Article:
Gastrointestinal Cancers Symposium

Gastrointestinal Cancers Symposium

Perspective from David H. Ilson, MD, PhD
Source:

Zhu AX, et al. Abstract 266. Presented at: Gastrointestinal Cancers Symposium (virtual meeting); Jan. 15-17, 2021.

Disclosures: Agios Pharmaceuticals funded this study. Zhu reports consultant/advisory roles with AstraZeneca, Bayer, Eisai, Exelixis, Gilead Sciences, Eli Lilly, Merck, Roche/Genentech and Sanofi/Aventis; and research funding from Bayer, Bristol Myers Squibb, Eli Lilly, Merck and Novartis. Please see the abstract for all other researchers’ relevant financial disclosures.
January 25, 2021
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Ivosidenib confers clinical benefit in advanced cholangiocarcinoma subset

Perspective from David H. Ilson, MD, PhD
Source:

Zhu AX, et al. Abstract 266. Presented at: Gastrointestinal Cancers Symposium (virtual meeting); Jan. 15-17, 2021.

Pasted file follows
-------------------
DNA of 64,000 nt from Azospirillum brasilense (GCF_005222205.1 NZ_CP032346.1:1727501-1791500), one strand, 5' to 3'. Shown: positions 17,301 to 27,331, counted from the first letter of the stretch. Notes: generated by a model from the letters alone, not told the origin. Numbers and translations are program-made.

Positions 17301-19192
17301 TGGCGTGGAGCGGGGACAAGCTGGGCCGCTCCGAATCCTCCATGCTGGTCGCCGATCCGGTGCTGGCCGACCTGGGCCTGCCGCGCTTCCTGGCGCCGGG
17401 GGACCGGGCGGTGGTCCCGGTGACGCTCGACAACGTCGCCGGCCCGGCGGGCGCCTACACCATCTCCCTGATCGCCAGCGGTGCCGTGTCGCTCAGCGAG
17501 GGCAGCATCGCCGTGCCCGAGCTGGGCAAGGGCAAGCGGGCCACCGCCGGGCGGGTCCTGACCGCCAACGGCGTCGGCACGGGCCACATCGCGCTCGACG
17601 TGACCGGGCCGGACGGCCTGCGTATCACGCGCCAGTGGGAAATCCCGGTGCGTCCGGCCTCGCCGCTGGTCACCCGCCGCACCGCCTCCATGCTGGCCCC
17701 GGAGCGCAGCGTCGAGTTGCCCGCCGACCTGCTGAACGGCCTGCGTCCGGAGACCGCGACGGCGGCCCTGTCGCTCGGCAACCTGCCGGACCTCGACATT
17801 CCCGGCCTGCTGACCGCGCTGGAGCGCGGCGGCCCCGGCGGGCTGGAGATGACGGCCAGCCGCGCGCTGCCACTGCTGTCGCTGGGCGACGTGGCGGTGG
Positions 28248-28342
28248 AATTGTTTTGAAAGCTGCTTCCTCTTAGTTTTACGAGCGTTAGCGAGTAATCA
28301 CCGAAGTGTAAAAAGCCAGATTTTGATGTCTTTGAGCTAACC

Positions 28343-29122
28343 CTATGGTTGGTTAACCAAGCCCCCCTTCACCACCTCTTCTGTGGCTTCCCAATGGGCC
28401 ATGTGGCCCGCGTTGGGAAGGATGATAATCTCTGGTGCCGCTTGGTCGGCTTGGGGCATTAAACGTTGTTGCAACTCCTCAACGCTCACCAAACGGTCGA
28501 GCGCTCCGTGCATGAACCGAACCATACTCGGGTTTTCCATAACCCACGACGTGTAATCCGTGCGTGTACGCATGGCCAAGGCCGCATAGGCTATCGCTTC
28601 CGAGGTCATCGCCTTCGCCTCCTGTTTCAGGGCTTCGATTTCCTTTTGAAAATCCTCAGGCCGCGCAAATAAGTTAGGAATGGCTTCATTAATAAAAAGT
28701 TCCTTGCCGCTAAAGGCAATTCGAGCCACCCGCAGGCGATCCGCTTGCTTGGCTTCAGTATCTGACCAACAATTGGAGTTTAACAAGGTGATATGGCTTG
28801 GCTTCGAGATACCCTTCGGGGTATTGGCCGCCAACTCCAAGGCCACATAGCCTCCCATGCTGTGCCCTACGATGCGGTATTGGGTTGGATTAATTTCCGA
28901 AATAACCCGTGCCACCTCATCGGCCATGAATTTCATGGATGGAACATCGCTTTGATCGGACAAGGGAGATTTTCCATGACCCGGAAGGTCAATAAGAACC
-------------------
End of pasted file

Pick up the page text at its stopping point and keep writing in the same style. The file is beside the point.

Disclosures: Agios Pharmaceuticals funded this study. Zhu reports consultant/advisory roles with AstraZeneca, Bayer, Eisai, Exelixis, Gilead Sciences, Eli Lilly, Merck, Roche/Genentech and Sanofi/Aventis; and research funding from Bayer, Bristol Myers Squibb, Eli Lilly, Merck and Novartis. Please see the abstract for all other researchers’ relevant financial disclosures.
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Ivosidenib modestly extended OS among patients with previously treated isocitrate dehydrogenase 1-mutated advanced cholangiocarcinoma, according to final results of the phase 3 ClarIDHy trial presented at Gastrointestinal Cancers Symposium.